Nečas to face bribery charge?
According to documents quoted in the Czech media, the police believe that Petr Nečas, who stood down as prime minister on Monday, was personally involved in bribing former MPs. Indeed, with the woman who was his chief of staff on remand for bribery, along with the ex-deputies, it would appear logical that Mr. Nečas also be charged.
The three had threatened to bring down the government in November in a confidence vote linked to changes in the tax system to which they were vocally opposed.
In the end, however, the three stepped down before the vote and the government survived. Mr. Nečas described their move as politically honest and dignified.
The three were not out of work for long. Ivan Fuksa got a top job at the state-owned firm Czech Aeroholding. Marek Šnajdr joined the supervisory board of another state company, Čepro.
The third, Petr Tluchoř, was offered a cushy number at Czech Rail; however, perhaps scared of media interest and public opprobrium, he didn’t take up the post but “gave it” to his assistant.
Code-filled quotations from police wiretaps and other documents in the Czech media suggest that Mr. Nečas’s former chief of staff Jana Nagyová played a key role in agreeing the alleged sweeteners. She is also in custody on bribery and other charges.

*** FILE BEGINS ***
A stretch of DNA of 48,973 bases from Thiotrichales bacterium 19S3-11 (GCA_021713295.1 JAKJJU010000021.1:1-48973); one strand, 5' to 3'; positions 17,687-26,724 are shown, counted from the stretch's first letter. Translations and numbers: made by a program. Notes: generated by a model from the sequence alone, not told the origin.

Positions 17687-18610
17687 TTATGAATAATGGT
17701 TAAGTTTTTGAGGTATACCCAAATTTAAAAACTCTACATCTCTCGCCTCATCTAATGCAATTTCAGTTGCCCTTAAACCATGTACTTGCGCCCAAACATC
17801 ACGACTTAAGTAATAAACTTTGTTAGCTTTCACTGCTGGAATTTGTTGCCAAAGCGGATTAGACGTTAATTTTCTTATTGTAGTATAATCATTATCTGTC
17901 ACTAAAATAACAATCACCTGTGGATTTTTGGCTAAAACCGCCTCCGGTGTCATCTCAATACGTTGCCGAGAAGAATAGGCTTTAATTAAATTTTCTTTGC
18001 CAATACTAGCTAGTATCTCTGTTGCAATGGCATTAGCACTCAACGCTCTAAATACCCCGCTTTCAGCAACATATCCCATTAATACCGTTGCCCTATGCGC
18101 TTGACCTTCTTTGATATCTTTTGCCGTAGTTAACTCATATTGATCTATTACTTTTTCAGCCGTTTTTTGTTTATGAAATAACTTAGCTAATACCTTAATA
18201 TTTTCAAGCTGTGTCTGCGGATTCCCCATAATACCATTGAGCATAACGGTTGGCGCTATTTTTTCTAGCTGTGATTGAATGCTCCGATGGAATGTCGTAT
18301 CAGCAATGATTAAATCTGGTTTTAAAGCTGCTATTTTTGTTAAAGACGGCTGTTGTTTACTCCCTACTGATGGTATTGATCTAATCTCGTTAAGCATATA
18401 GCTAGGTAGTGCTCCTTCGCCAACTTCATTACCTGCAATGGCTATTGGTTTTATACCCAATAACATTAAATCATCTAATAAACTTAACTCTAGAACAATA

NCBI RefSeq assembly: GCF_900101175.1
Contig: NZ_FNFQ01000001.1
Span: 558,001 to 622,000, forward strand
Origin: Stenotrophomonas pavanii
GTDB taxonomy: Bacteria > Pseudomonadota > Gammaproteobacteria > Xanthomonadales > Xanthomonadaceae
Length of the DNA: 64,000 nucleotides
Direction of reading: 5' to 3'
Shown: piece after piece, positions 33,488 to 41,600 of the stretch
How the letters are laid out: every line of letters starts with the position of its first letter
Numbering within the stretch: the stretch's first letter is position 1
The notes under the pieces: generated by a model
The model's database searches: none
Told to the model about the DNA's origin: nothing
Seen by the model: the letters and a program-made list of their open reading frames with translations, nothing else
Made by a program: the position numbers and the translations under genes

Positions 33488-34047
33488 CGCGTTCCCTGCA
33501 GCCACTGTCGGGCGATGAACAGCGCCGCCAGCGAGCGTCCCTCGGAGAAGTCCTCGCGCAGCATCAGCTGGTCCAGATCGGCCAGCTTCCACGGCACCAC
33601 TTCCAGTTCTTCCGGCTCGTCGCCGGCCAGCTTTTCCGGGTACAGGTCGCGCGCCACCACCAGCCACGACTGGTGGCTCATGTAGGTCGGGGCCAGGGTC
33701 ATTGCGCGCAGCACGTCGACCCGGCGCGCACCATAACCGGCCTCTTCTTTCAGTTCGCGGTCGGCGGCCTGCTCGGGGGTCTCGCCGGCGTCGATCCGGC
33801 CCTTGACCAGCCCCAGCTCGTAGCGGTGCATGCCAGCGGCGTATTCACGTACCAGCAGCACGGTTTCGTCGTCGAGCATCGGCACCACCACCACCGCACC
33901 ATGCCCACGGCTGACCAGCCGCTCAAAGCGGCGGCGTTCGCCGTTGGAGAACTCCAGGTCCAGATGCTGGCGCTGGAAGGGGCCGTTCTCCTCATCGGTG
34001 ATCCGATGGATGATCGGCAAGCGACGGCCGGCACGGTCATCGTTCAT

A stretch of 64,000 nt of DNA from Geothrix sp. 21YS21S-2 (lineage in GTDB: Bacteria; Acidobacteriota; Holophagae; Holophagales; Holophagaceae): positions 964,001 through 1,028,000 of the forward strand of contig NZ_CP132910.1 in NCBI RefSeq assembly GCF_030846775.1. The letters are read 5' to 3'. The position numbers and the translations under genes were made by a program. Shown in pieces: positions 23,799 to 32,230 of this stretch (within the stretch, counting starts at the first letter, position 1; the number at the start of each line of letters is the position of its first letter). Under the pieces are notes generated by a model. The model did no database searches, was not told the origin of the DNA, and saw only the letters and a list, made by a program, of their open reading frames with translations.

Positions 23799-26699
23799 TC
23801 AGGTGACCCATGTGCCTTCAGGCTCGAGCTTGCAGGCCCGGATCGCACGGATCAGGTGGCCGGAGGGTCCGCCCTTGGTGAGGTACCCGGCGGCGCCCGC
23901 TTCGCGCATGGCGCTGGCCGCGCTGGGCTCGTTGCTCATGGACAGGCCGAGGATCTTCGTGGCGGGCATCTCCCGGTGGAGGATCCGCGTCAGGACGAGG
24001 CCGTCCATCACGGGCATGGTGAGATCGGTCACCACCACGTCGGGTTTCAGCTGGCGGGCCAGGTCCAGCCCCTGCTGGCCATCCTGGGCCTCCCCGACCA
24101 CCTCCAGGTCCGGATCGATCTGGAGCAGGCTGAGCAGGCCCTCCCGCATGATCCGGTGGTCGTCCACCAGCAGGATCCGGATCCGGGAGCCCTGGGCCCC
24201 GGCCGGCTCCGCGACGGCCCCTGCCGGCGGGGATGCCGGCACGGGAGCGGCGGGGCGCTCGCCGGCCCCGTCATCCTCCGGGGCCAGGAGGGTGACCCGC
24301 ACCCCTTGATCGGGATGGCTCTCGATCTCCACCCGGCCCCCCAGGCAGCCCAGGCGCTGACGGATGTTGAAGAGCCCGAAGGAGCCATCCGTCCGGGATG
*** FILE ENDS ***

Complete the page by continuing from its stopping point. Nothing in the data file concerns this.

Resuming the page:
Naturally, if the three MPs were guilty of bribe-taking, somebody must have been guilty of offering them the quid pro quo, and the obvious candidate is the head of the government they had threatened to unseat, Petr Nečas. That is reportedly the conclusion the police have reached.
However, though a state prosecutor has been quoted as saying the next move will be “logical”, the police have not yet charged the now disgraced politician.
If they did, they would also have to ask the lower house to waive his immunity from prosecution – a request that the parties in the outgoing coalition at least would likely reject.
That said, parliamentary immunity is no longer for life: he could be picked up when his mandate ends next year, or sooner if parliament is dissolved.
Going by the media, prosecutors seem to have a wealth of wiretap evidence regarding who said what to whom as an apparent deal took shape late last year.
But expert opinion is divided on whether what transpired amounted to bribery or was plain old-fashioned political horse-trading. It will be fascinating to follow if and when the matter comes to court.